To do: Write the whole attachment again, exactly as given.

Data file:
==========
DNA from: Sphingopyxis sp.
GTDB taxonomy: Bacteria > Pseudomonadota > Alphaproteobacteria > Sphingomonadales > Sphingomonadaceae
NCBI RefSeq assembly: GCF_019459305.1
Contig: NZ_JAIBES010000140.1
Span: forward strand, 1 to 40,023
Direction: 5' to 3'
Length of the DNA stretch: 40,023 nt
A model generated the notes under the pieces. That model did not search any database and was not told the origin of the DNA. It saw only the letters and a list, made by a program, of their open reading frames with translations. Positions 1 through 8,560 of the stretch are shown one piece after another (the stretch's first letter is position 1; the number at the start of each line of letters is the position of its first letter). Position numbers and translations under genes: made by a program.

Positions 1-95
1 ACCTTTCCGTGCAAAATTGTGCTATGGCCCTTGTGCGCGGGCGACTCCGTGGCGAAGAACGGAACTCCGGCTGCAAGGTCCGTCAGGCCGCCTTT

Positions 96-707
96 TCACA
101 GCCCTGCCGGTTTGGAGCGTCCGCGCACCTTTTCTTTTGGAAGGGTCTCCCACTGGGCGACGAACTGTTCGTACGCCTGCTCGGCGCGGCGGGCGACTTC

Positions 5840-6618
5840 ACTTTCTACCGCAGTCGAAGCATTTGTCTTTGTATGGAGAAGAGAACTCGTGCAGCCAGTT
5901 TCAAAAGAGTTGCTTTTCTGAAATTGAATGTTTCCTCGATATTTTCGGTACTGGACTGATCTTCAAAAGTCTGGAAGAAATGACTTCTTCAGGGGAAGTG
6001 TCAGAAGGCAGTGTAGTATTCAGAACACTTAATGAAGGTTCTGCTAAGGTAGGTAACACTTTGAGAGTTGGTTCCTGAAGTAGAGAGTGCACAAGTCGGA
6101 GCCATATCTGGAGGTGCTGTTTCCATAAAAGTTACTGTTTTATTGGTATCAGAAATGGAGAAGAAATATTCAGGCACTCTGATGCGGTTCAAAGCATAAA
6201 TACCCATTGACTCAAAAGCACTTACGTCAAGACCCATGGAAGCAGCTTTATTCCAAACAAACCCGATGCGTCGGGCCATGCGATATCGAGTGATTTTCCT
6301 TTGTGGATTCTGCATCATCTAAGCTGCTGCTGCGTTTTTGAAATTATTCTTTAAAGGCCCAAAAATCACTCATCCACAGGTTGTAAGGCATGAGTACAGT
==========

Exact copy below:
DNA from: Sphingopyxis sp.
GTDB taxonomy: Bacteria > Pseudomonadota > Alphaproteobacteria > Sphingomonadales > Sphingomonadaceae
NCBI RefSeq assembly: GCF_019459305.1
Contig: NZ_JAIBES010000140.1
Span: forward strand, 1 to 40,023
Direction: 5' to 3'
Length of the DNA stretch: 40,023 nt
A model generated the notes under the pieces. That model did not search any database and was not told the origin of the DNA. It saw only the letters and a list, made by a program, of their open reading frames with translations. Positions 1 through 8,560 of the stretch are shown one piece after another (the stretch's first letter is position 1; the number at the start of each line of letters is the position of its first letter). Position numbers and translations under genes: made by a program.

Positions 1-95
1 ACCTTTCCGTGCAAAATTGTGCTATGGCCCTTGTGCGCGGGCGACTCCGTGGCGAAGAACGGAACTCCGGCTGCAAGGTCCGTCAGGCCGCCTTT

Positions 96-707
96 TCACA
101 GCCCTGCCGGTTTGGAGCGTCCGCGCACCTTTTCTTTTGGAAGGGTCTCCCACTGGGCGACGAACTGTTCGTACGCCTGCTCGGCGCGGCGGGCGACTTC

Positions 5840-6618
5840 ACTTTCTACCGCAGTCGAAGCATTTGTCTTTGTATGGAGAAGAGAACTCGTGCAGCCAGTT
5901 TCAAAAGAGTTGCTTTTCTGAAATTGAATGTTTCCTCGATATTTTCGGTACTGGACTGATCTTCAAAAGTCTGGAAGAAATGACTTCTTCAGGGGAAGTG
6001 TCAGAAGGCAGTGTAGTATTCAGAACACTTAATGAAGGTTCTGCTAAGGTAGGTAACACTTTGAGAGTTGGTTCCTGAAGTAGAGAGTGCACAAGTCGGA
6101 GCCATATCTGGAGGTGCTGTTTCCATAAAAGTTACTGTTTTATTGGTATCAGAAATGGAGAAGAAATATTCAGGCACTCTGATGCGGTTCAAAGCATAAA
6201 TACCCATTGACTCAAAAGCACTTACGTCAAGACCCATGGAAGCAGCTTTATTCCAAACAAACCCGATGCGTCGGGCCATGCGATATCGAGTGATTTTCCT
6301 TTGTGGATTCTGCATCATCTAAGCTGCTGCTGCGTTTTTGAAATTATTCTTTAAAGGCCCAAAAATCACTCATCCACAGGTTGTAAGGCATGAGTACAGT